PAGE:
Autobiographies written by former players tend to not make my must read list very often. A lot of the time they are just pages of self-praise…how great I did this, how great I did that, how hard it was for me, and so on. Needless to say, I had some reservations when I started Mel Stottlemyre’s new book Pride and Pinstripes: The Yankees, Mets, and Surviving Life’s Challenges.
Thankfully – Stottlemyre delivers a refreshingly engaging book that manages to tell a story of a successful life in baseball, delivered with a genuinely human touch that doesn’t leave the reader tired of superlatives.
Stottlemyre is a Northwest product – growing up in Mabton, WA before being signed by the Yankees. He went on to pitch in the 1964 World Series, went on to 5 All-Star Games, and pitched for 10 years with the Yankees before a shoulder injury cut his career short. He’s also widely regarded as one of the best pitching coaches of the 1990s – most notably for his work with both the Mets and Yankees.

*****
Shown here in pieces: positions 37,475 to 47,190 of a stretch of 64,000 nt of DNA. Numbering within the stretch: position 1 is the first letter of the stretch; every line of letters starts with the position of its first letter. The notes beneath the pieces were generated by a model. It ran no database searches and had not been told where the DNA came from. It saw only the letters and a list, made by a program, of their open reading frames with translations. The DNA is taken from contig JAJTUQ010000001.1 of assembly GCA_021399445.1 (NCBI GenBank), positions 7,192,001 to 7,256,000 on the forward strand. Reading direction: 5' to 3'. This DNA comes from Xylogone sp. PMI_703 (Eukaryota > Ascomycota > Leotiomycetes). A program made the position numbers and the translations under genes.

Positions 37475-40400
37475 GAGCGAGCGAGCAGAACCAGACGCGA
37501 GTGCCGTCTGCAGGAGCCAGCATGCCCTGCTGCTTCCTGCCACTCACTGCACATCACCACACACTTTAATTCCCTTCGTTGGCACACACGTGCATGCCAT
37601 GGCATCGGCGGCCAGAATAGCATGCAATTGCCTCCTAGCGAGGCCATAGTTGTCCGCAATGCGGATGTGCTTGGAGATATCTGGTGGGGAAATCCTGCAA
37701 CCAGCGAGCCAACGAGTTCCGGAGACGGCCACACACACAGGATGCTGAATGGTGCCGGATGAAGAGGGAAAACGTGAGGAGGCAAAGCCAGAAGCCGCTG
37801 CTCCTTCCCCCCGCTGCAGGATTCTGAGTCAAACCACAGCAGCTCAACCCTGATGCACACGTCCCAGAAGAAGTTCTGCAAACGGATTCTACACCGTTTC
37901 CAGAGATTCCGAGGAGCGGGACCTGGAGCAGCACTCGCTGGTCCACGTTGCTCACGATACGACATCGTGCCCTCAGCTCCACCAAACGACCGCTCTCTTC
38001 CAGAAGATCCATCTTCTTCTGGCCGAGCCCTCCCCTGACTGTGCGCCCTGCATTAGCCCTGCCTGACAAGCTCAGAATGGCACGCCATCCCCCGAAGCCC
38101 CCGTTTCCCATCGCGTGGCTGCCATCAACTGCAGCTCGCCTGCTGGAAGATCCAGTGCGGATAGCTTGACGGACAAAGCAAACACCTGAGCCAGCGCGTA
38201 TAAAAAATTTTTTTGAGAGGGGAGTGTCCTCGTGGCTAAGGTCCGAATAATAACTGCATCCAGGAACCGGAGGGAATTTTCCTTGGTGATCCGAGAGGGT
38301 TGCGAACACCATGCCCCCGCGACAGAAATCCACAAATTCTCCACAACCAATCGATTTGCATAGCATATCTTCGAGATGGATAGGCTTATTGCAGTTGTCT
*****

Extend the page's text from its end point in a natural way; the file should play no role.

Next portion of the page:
But while Stottlemyre could simply focus on the glory of his on-the-field experience – he is also very forthcoming about his off the field life – including the death of his 11-year-old son after a battle with leukemia, and his own battle with myeloma – a form of cancer.
Stottlemyre uses Pride and Pinstripes as both a form of therapy and as a way to tell his side of the story. He makes it very clear that life as a Yankee isn’t easy – from the requests for time and attention to dealing with George Steinbrenner, and the constant watch and judgment of the media and a rabid fan base.
Pride and Pinstripes is a very well balanced book that is light on self-promotion, but very forthcoming in dealing with life’s struggles. It’s a good read that a lot of baseball fans should appreciate.
What do you think about Pride and Pinstripes? Post your comments and join the discussion!